Buffalo AirStation 1750 Dual Band 802.11ac Router - Value & Verdict

Gordon Kelly

By Gordon Kelly



  • Recommended by TR
Buffalo AirStation 1750


Our Score:


All of which leads to a sizeable caveat. Since the Buffalo AirStation 1750's D1800H and D1300 are the first 802.11ac devices we have tested we have no context for comparison and putting it against even the fastest 802.11n router is comparing apples with oranges. As such the Buffalo combo is fast, but it remains to be seen how it does in the mix when other 802.11ac kit starts hitting the market.

Emphasising the importance of this question is the Buffalo D1800H's 802.11n wireless performance. At 2.4GHz we found it to be significantly slower than the DIR-645 at both two metres and 10 metres with a wall between it, hitting peaks of just 4.2MB per second (33.6Mbit) and 2.68MB per second (21.44Mbit) respectively. Over 5GHz 802.11n speeds only improved by about 20 per cent so if you plan to replace your main router know that performance won't be stellar when you're not connected to the bridge… at least until 802.11ac devices, dongles and cards are launched.

Value (updated: 21.06.2012)

So how much does a future proofing investment cost? Less than we expected. With a £139.99 RRP the D1800H carries very little premium compared to a high end 802.11n device and while n performance is lacking the future proofing it provides should make it the more attractive buy. As for the media bridge this is a reasonable £129.99 for those desperate to unlock the potential of 802.11ac right now. Our one note of caution is that as the first of many 802.11ac routers on the horizon it may well be worth waiting to see what the competition come up with first before splashing out.

Verdict (updated: 21.06.2012)

The Buffalo AirStation 1750's D1800H router gives a tantalising glimpse into the future of Wi-Fi. Combined with the D1300 media bridge it produces speeds far beyond anything we have seen from 802.11n equipment. Having to buy a separate media bridge to enjoy is frustrating, but with the router coming at a small price premium it is a wise buy even without it for some future proofing. Against this we don't yet know how fast the D1800H is compared to other ac routers as we await their arrival and 802.11n performance is weak. Impatient speed freaks should apply, but for everyone else it will be be worth waiting to see what the competition comes up with in the first wave of 802.11ac gadgets.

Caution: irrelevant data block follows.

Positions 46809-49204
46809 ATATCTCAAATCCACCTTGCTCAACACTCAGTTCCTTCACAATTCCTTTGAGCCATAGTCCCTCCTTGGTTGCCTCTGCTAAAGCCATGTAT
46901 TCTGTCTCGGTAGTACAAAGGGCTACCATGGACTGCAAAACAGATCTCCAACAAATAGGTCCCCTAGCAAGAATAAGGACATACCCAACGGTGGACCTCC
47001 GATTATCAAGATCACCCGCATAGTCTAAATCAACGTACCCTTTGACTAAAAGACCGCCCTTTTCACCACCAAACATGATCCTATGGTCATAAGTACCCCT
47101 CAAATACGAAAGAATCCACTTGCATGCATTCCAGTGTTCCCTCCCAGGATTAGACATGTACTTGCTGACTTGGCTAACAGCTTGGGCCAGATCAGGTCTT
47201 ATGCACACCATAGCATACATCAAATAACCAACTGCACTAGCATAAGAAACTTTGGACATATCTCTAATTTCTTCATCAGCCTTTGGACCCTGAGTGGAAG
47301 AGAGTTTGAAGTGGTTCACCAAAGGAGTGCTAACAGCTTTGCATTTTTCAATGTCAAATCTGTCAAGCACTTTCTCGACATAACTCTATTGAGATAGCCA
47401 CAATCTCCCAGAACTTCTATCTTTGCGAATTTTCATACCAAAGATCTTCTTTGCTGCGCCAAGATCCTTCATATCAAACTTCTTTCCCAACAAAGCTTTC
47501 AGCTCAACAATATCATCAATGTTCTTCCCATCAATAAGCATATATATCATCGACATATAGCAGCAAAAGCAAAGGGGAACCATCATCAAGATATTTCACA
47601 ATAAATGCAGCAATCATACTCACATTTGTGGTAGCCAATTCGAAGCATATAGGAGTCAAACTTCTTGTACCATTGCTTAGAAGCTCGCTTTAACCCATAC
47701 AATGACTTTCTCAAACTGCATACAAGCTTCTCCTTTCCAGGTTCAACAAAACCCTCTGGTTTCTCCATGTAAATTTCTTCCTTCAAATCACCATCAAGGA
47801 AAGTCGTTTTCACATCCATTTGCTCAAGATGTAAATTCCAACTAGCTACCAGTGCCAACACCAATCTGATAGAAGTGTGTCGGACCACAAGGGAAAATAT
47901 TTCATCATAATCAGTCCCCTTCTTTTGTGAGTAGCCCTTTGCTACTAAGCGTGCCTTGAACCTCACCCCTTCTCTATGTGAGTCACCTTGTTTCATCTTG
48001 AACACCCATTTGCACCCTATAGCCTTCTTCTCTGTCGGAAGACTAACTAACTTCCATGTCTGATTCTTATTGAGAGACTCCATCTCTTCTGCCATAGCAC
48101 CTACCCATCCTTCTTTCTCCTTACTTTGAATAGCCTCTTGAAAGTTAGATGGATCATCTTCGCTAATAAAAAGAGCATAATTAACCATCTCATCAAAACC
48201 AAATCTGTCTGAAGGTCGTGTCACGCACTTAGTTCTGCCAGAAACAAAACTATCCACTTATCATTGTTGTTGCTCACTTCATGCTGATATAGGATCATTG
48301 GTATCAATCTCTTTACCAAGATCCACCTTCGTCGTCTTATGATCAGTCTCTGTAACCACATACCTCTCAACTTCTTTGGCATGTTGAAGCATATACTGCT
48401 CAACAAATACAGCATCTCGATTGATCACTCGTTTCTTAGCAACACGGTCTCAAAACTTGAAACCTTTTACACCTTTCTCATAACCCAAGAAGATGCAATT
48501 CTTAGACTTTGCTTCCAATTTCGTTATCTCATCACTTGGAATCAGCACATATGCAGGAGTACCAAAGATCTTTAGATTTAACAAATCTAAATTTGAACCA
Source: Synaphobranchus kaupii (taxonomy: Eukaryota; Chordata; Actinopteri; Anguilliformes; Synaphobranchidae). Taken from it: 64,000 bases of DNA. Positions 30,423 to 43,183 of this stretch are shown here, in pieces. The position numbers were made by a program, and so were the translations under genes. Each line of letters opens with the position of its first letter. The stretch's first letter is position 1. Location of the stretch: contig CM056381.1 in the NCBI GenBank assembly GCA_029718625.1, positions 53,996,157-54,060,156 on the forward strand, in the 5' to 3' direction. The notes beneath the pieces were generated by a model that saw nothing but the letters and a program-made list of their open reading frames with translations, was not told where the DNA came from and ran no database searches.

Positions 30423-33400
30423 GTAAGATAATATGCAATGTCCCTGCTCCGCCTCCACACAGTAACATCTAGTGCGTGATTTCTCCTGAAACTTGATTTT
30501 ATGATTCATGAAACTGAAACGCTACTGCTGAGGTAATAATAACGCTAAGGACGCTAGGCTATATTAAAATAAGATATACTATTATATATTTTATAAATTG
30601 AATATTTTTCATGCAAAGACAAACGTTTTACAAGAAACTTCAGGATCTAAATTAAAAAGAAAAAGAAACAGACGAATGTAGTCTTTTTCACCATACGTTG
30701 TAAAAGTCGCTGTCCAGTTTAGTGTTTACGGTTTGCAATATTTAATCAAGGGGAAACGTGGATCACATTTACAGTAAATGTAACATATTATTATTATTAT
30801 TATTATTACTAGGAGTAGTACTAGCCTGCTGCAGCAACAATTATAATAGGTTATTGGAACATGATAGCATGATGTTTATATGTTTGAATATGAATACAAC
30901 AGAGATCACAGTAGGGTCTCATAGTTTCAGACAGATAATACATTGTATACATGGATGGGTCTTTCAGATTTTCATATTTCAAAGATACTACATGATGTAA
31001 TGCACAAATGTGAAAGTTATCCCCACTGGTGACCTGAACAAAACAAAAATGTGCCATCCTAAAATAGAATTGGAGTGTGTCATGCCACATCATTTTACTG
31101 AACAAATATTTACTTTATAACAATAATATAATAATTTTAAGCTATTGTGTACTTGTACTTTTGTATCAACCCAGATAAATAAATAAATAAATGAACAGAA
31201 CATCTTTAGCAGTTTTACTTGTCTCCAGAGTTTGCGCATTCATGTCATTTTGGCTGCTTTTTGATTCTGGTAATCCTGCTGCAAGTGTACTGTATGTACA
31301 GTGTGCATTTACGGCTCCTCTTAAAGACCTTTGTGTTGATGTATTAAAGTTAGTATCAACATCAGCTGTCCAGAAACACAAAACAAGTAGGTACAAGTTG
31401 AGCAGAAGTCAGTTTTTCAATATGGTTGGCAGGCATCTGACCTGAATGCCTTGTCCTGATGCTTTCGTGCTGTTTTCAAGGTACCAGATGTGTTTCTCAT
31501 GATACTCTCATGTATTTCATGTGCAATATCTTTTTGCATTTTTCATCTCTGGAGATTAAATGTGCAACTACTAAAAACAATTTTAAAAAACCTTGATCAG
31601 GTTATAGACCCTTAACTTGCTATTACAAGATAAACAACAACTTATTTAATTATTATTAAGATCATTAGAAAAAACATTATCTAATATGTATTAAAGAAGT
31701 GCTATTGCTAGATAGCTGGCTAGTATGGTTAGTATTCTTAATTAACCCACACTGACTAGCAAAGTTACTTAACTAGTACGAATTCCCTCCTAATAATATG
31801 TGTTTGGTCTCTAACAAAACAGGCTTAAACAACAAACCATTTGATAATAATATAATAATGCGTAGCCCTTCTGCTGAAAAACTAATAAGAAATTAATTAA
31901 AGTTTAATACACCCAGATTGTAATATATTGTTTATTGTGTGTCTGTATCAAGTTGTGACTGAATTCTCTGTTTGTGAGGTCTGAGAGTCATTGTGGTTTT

Overall Score


Scores In Detail

  • Build Quality 8
  • Design 8
  • Features 8
  • Performance 8
  • Usability 7
  • Value 8


June 20, 2012, 3:46 pm

@Gordon Would be interesting how the Netgear R6300 compares in performance, that is the one of the two Netgear ac routers being released. I think the other is the R6200.


June 20, 2012, 5:31 pm

Not too impressed with the performance.

26MBytes a second is about what I routinely get from my 802.11n stuff in the same room. I've seen 35MB/second sustained when sat in the bedroom above the lounge where the router is.

Kit: Cisco E5200 on 5GHz, HP Elitebook with Intel 3x3 WiFI card (factory fit) so using a 450MHz connection.


June 20, 2012, 6:52 pm

Agree 100% Zeus, it is available yet but we'll be chasing it up as soon as it is. Cheers.


June 20, 2012, 7:18 pm

@gagagaga We've never seen performance of that level from any 802.11n equipment so if you've achieved that (megabytes, not megabits) then it's a minor miracle and I wouldn't be leaving that setup in a hurry.


June 21, 2012, 12:33 am